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The shares of big U.S. banks have been surging on growing optimism about profits, making the financial crisis of 2008 a distant memory for many investors. Nonetheless, economics professor Kenneth Rogoff of Harvard University is concerned. Though he does not feel that a new crisis is building at least right now, he recently warned attendees at the World Economic Forum (WEF) in Davos, Switzerland that central banks are unprepared to deal with one, CNBC reports. "If we have another financial crisis, there isn't even a plan A," Rogoff said, per CNBC. 

Big Gains For Big Banks

Rogoff makes these sobering comments as the biggest U.S. banks have posted major gains in the past year, per CNBC, with JPMorgan Chase & Co. (JPM) up 36.7%, Bank of America Corp. (BAC), 42.4%, Wells Fargo & Co. (WFC),19.3%, Citigroup Inc. (C), 41.0%, Morgan Stanley (MS), 36.4%, and even lagging Goldman Sachs Group Inc. (GS) posting a 11.5% increase.

While these robust stock price gains reflect investor confidence that banks have fully recovered, Rogoff is clearly ambivalent. "We're still coming out of the last financial crisis," he said per CNBC, adding, "but I'm kind of optimistic going forward with where the world economy is at the moment. Could there be a financial crisis? Of course." 

Rising Debt, Falling Stocks?

Rogoff advises banks to be cautious, and sees a growing risk from "debt rising at an aggressive pace," as CNBC quotes him. This is bound to push up interest rates, and thus may trigger a stock market selloff. "It is not hard to imagine a stock price collapse--it's built on price growth but also very low interest rates," he said per CNBC.

Moreover, a global uptick in central bank interest rates that slash U.S. stock prices may originate elsewhere around the world. Rogoff suggested that a widespread increase in interest rates may start in countries that already have significant debt burdens, such as Japan, Italy, and various emerging market economies. (For more, see also: How The Fed May Kill The 2018 Stock Rally.) Rogoff is well-known for his provocative comments on the the economy and financial system. Investopedia talked to Rogoff in an earlier interview about how young investors should factor in rising interest rates into their portfolio strategy. (Click here for Rogoff video).

Big Banks Still Risky

Rogoff's analysis reflects a gloomy December report from an independent research arm of the U.S. Treasury, the very department that managed the bailouts of big U.S. banks during the financial crisis. The report found that, despite all the measures taken to prevent or at least mitigate a new financial crisis, big banks still pose a major risk to the financial system. In particular, the report concludes that regulators would be overwhelmed if more than one systemically important financial institution (SIFI) were to become insolvent, or teeter on the brink of insolvency, at the same time.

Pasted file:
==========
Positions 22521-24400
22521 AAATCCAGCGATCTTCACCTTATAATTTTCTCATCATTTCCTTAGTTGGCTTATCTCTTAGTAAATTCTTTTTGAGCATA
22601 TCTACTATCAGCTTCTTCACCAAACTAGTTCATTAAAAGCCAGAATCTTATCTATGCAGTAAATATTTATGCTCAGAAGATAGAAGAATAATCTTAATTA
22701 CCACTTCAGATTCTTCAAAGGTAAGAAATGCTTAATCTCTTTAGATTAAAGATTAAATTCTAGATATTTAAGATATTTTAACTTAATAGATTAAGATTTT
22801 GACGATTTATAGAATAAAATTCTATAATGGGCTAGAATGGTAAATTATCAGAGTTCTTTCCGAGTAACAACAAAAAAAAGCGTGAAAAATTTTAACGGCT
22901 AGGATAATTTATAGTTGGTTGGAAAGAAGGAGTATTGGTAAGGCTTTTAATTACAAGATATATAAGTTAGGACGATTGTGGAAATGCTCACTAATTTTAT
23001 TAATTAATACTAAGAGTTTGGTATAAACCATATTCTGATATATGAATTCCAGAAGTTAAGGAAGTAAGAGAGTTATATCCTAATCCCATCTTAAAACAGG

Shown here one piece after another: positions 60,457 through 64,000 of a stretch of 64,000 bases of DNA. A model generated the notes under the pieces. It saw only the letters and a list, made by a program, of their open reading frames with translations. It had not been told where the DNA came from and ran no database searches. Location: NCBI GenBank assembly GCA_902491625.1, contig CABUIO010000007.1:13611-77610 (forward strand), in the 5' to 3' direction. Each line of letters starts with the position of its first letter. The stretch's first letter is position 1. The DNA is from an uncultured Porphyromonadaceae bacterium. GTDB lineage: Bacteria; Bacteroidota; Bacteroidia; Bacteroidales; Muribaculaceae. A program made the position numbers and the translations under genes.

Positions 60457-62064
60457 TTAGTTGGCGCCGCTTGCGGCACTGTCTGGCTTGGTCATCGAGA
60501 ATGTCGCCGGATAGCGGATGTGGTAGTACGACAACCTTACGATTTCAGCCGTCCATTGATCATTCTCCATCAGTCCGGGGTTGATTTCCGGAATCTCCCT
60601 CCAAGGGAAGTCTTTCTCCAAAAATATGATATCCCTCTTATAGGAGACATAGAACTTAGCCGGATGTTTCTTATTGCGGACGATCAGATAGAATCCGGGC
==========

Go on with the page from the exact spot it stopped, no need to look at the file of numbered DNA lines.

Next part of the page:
Today, systemically important U.S.-based banks include not only the six listed above, but also two lower-profile institutions that provide vital infrastructure and support services for the financial system. These are Bank of New York Mellon Corp. (BK) and State Street Corp. (STT). (For more, see also: Big U.S. Banks as Risky Today as 2007.)

Blunted Weapons

Key events in the financial crisis of 2008 were the failures of two leading investment banking firms, Bear Stearns (acquired at a fire sale price by JPMorgan Chase) and Lehman Brothers (which was not rescued). Merrill Lynch was on the verge of insolvency when bought out by Bank of America. Wachovia Bank was near failure when acquired by Wells Fargo. American International Group Inc. (AIG), a major player in the derivatives markets, also was in danger of bankruptcy, saved by a federal bailout under the Troubled Asset Relief Program (TARP).

In response to the crisis, the Federal Reserve responded with an aggressive policy of quantitative easing that sent interest rates near zero. With rates still near historic lows, this policy lever has diminished efficacy today. Meanwhile, the TARP program, which injected capital into troubled financial institutions, was a one-off response to the 2008 crisis authorized by an Act of Congress. Whether Congress would vote similar emergency measures in a new crisis, and in a sufficiently rapid fashion, is anyone's guess.

If a similar crisis happened today, it's unclear how early or quickly the Fed and other central banks would be willing to move to stanch the bleeding. And it's also unclear whether U.S. taxpayers would be willing to fund hundreds of billions of dollars of bailouts  - if needed.

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